STRATFOR: The Mid-Term IR Grade is a D-

Posted on 16 January 2012 by

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STRATFOR is back online, and is offering its content free for the time being. After personally staying quiet for some time after the hack, STRATFOR CEO George Friedman wrote a note and made a video appearance in which he described what happened and provided some analysis.

I’ll come back to that in a minute, but let me say that the video was masterful. Had it only come ten days earlier it would have changed my reaction to their incident response to a B- from a D-  – and remember, we started by giving them a B-.

But it did not.

STRATFOR got in its own way. As is sadly too common in breach incidents, STRATFOR ran around repeatedly shooting itself in the head before wising up and moving towards, you know, openness. Ironically, this came from a company in the business of analyzing things and selling this insight.

First, it sounded imperious in its communications. Fred Burton, STRATFOR’s VP of intelligence, appeared in a video looking stilted (then again, he usually does) and talking about how they were getting me identity theft monitoring.

As you may know by now, an unauthorized party illegally obtained and disclosed personal information and related credit card data of some of our members. As a result, we have arranged for all Stratfor members to receive one year of free identity protection coverage from CSID, a leading provider of global identity protection.

Some of our users? Oh, Fred. This was clearly intended to scope downward the incident, to try not to look like such a punk (it failed).

And it was also, gallingly, intended to show magnanimity  (“Some of our members’ information was leaked, but all are receiving free monitoring!”). This would be great if the service they were offering us was good.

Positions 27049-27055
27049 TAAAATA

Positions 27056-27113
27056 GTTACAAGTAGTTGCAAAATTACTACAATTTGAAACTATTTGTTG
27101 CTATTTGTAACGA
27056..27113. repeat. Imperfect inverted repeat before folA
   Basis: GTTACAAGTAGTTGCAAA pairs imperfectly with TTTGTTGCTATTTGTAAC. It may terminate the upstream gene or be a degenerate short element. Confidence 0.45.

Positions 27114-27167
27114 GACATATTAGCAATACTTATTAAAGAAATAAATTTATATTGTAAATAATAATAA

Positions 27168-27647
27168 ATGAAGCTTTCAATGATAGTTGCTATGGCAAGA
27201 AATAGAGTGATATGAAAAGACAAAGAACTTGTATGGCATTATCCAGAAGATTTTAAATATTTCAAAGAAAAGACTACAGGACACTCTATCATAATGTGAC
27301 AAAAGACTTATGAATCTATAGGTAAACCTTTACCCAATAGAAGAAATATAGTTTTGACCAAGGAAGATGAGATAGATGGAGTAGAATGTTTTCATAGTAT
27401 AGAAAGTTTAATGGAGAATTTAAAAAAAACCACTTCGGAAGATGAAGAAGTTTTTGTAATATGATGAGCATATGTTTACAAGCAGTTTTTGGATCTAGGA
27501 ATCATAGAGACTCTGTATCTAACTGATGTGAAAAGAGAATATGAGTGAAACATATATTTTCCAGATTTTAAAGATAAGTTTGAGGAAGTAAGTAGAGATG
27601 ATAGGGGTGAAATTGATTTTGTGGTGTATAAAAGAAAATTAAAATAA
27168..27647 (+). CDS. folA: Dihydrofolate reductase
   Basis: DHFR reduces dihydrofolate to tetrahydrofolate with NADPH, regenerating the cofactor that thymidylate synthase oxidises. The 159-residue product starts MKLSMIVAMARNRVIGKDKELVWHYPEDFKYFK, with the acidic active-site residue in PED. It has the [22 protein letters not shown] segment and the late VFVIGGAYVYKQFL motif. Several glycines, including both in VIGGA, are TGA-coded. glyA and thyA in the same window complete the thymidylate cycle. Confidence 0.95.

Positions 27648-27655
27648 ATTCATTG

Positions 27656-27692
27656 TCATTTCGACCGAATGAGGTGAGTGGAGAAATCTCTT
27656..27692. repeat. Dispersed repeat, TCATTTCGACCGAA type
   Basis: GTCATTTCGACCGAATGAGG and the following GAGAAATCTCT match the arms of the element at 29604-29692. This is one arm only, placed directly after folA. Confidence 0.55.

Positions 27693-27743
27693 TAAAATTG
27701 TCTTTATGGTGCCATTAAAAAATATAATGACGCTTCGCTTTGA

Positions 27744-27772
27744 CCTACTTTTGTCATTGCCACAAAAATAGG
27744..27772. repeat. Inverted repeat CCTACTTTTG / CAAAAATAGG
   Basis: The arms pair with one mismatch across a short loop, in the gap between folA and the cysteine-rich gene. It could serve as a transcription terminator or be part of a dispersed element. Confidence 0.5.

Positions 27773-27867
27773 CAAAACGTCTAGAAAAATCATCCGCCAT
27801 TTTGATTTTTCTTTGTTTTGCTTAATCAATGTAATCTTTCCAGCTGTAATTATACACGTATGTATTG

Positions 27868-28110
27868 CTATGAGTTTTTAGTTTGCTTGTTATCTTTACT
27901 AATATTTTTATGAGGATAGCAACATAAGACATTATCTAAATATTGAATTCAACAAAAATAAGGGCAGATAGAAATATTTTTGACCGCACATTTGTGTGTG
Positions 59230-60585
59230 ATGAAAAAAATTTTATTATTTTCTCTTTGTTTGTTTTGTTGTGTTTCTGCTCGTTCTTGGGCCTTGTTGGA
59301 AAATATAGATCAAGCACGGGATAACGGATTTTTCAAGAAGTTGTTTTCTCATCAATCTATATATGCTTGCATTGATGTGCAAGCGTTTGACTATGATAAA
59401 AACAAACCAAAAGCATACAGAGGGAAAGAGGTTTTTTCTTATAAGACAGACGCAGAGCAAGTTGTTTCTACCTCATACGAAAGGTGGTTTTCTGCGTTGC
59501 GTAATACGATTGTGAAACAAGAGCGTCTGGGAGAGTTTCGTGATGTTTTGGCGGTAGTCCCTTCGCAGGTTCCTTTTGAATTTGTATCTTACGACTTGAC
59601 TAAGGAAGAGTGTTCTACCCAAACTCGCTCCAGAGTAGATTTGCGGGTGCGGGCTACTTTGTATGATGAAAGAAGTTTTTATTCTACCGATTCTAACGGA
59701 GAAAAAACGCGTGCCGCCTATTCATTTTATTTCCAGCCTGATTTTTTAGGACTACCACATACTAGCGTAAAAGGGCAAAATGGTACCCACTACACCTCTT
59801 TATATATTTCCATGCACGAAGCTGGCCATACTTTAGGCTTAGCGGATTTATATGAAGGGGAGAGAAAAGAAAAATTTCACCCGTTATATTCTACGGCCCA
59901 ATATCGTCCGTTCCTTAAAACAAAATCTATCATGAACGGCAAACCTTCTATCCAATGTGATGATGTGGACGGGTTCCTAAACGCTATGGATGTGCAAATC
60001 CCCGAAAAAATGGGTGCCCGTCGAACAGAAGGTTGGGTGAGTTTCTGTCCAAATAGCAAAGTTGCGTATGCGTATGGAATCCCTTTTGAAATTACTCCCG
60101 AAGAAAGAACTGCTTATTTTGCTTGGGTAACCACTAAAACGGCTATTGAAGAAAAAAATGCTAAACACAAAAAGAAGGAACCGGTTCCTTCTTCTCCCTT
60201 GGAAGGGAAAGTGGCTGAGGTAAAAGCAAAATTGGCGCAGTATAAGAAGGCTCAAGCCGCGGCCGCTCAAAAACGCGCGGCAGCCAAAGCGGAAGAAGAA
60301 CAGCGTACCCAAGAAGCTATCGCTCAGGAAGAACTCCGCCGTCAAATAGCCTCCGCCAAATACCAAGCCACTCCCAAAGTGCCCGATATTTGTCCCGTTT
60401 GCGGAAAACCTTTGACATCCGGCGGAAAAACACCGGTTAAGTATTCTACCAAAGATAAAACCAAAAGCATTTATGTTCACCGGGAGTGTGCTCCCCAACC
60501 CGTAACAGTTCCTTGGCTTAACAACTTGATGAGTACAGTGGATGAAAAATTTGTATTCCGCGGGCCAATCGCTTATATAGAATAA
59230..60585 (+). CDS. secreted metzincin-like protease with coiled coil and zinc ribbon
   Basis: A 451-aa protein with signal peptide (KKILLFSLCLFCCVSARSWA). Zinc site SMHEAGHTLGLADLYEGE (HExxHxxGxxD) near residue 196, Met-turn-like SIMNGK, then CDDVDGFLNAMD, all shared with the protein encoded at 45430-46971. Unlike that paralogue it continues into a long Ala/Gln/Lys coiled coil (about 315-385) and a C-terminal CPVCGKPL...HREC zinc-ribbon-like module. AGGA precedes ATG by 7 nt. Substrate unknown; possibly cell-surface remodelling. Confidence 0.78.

The service, in a word, sucks. It is among the lamest of the commercial identity theft protection services, operating (it would seem) on indexed search services and lame-a-rooni automated alerts. My kid could do a better job by setting up Google alerts and Pastelerts.

Rather than provide CSID with the numbers of the credit cards which STRATFOR lost for all of us, STRATFOR and CSID left it up to us to figure out just which of our credit cards STRATFOR managed to allow to get stolen. Even if we had wanted their advice, we couldn’t get it: STRATFOR remained offline, except to tell us that it was not sending email to us.

So we all had to trundle off to CSID and get a stupid username and password and then tell them which credit cards STRATFOR lost. In the second video, Fred tells us that he thanks us for his patience. He says that in the same way as the conductor on the G train in Brooklyn says it, when you’re broken down between stations in the sweltering heat. If by “patience” Fred meant, “suck it up, buttercup,” then he has a good point – that was in fact our only option.

As if all that weren’t frustrating enough, once CSID “discovered” my credit card numbers had been compromised (something I knew well before STRATFOR had even started communicating initially), it gave me generic advice to call my card company.

Gosh, thanks. This is a valuable service. On the other hand, a group of hackers and tag-alongs gave me the same news, and the same expert lack of help, but showed elan.

[Oh, don’t get your knickers in a twist: of course I abhor and condemn the illegal acts these guys have committed, and I would personally be overjoyed were they ever to be brought to justice. But I tell ya, here in Texas, it’s illegal to leave your car running when you go into a store precisely because the law here recognizes that, even if someone does steal your car, you should be charged with felony-grade stupid for giving them the keys. That, ladies and gentlemen, and Fred and George, was an analogy.]